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Laura Paksy-Kiss

From Romans 5:12-21 explain the use and significance


of the Adam/Christ parallel.

“The design of this section is the illustration of the doctrine of the justification of sinners on
the ground of the righteousness of Christ, by a reference to the condemnation of men for the sin of
Adam.”1 Or in more simple terms, this portion of the Scripture underlines that there is a link
between Adam, the first man and Christ, the second Adam, or the last Adam, Son of Man and they
both have an impact on the rest of humanity. In this essay I will focus upon the parallel between
Adam and Christ, on the similarities and differences between them and upon their impact on
humanity and I will argue for the vital significance of this parallel..
By this verses, Paul “has led us both down into the depths of human depravity and up into
the heights of divine mercy.”2

1A brief commentary on Romans 5:12-21

We will divide this section in three parts and let me use Stott to show the reason why: “The
text divides itself naturally into three short paragraphs, in each of which Adam and Christ are
related to each other, although with significant differences. First (12-14), Adam and Christ are
introduced, Adam as responsible for sin and death, and as 'a pattern of the one to come' (14), who is
Christ. Secondly (15-17), Adam and Christ are contrasted. In each of these three verses the work of
Christ is said to be either 'not like' Adam's or 'much more' successful than his. Thirdly (18-21),
Adam and Christ are compared. The structure now (in 18, 19 and 21) is 'just as...so also'. For
through the one man's one deed (Adam's disobedience or Christ's obedience) the many have been
either cursed or blessed.”3

a. Adam and Christ are introduced (12-14)

Paul in this section continues an argument started earlier, so he is ready to draw the
conclusion, his opening word is “therefore”. He underlines that death is not something normal to
mankind. It is an unnatural event, is the consequence of sin, that's why we feel it like a heavy
burden what terrifies most of us. Many philosophers and thinkers uphold the view, that Christianity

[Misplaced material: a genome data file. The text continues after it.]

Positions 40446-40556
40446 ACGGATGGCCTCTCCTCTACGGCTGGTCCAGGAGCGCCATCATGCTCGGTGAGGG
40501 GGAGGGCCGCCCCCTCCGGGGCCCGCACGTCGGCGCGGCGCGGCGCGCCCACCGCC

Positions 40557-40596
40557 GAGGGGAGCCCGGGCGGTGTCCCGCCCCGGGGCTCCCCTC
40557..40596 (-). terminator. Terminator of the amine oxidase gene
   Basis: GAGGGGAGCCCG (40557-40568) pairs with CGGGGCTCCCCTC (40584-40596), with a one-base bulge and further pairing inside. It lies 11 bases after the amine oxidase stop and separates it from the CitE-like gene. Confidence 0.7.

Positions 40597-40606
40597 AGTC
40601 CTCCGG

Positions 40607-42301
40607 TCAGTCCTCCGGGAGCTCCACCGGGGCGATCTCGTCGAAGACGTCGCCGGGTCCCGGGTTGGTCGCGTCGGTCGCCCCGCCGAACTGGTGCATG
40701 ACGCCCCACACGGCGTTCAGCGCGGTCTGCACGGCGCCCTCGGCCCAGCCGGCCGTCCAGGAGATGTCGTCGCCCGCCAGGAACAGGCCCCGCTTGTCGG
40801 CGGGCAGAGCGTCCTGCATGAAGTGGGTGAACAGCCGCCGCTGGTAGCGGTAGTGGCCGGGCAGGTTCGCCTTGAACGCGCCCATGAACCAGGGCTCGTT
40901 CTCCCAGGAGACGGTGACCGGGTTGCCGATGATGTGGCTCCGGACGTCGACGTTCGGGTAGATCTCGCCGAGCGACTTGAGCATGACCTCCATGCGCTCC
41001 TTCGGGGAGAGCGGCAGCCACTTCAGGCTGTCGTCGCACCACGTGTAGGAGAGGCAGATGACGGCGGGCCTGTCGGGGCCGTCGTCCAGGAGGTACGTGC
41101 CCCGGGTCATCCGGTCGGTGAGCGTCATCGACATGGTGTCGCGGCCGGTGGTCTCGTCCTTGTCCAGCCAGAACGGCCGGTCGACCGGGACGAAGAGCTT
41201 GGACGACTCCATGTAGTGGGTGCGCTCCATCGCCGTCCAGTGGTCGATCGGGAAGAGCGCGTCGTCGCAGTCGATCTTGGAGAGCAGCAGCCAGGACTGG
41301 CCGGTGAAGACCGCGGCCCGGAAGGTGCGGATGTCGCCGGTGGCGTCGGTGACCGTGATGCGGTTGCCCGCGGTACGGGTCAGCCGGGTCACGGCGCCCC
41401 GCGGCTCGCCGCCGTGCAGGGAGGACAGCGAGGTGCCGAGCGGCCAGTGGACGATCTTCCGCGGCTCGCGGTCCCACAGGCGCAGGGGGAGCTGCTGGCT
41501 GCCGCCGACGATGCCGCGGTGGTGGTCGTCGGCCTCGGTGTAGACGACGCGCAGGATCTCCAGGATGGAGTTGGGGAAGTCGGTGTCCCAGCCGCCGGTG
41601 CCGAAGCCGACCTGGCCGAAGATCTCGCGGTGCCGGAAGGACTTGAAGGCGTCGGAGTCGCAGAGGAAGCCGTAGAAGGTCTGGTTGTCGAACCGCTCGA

powered up the fear from death, not just because of the natural concern of the unknown and
unfamiliar things, but because it made death the wages of sin4 and made it even more unbearable
and dreadful, but they are forgetting that Christianity is standing alone in providing a way out of it
and giving the assurance of eternal life in body and soul as well, life as we know it, to those who
accept it.
Sin entered in the world through one man and one sin, one act of disobedience. Sin is an

1Hodge, p.142
2Stott, p. 148
3Stott, p.148
4Romans 6:23
intrusion in the world, and so is death. The pathway or gate on what sin entered in the world was a
man, and through sin death entered in the world and made man mortal. “We are like seeds that sown
in mortality, but will be raised in immortality.”5
In verse 12 Adam is not even mentioned, he is just one man. But this one man brought death
to all man. With Adam's fall the whole mankind fell and everybody is a sinner. How we know that?
We know that because everybody dies. Even those who had no opportunity to make any actual sin,
for example the new-born babies. Let's just leave this subject open for now and we will come back
to it in the second part of this essay (2.a.).
We have to ask the question than, what is sin? Is a violation of God's law. We can conclude
then, that if is no law, it is no sin, and if it is no sin, it's no death. But we can clearly see, that it was
death even in the time between Adam and Moses, who received the written Law, so it had to be sin
and according to this logic, we have to agree, that it had to be law as well, law written in the hearts.6
Paul ends this section by stating, that Adam is a pattern, a type, a prototype, a counterpart of
the one to come. “One is the figure of the other. There is a first Adam and there is a last Adam.
There is a first man and there is a second. Such is the grace of God, that even the ruin of man
teaches us about Christ, the Saviour of sinners!”7

b. Adam and Christ are contrasted (15-17)

Between the two Adams there is a parallel, but the resemblances are making the differences
even more striking. “What Adam did was destructive; what Jesus does is redemptive. (…) Death is
something we earned; salvation is something we receive as a gift.” 8 Although all mankind is mortal
because of the sin and disobedience of one man, the first Adam, the impact of the second Adam is
much greater: we get life, eternal life in God's presence by Jesus Christ., by His righteousness and
perfect obedience.
As Olyott puts it: “Our ruin in Adam is great. Our salvation in Christ is greater. (…) It is not
greater in number (…). it is greater in benefit. Christ's power to save exceeds Adam's power to ruin,
and we receive more blessings in him than we lost at the Fall. (…) Although there had been many
repetitions of that first sin, he reversed the sentence, and caused many sinners to be brought into a
right relationship with God. (…) Adam ruins all whom he represents. Christ brings justification of
life to all he represents.”9
We have to be careful in this part with the word “many”. Paul uses this word in both cases:
many died by the trespass of the one man; and grace and the gift that came by the grace of the one
man overflow to the many. We know, that not many, but everybody dies, but we also know that not
everybody is saved, but many are, so Paul is not teaching here that those who are dying are equal in
number with those who will be saved and given life, because that would mean that everybody will
be saved, because everybody dies10.
“The differences concern the nature of the two actions (15) 11, their immediate results12 (16),
and their ultimate effects (17)13.”

cAdam and Christ are compared (18-21)


ci

5Sproul, p.105
6Romans 2:15
7Olyott, p.70
8Sproul, p.107
9Olyott, pp. 70-71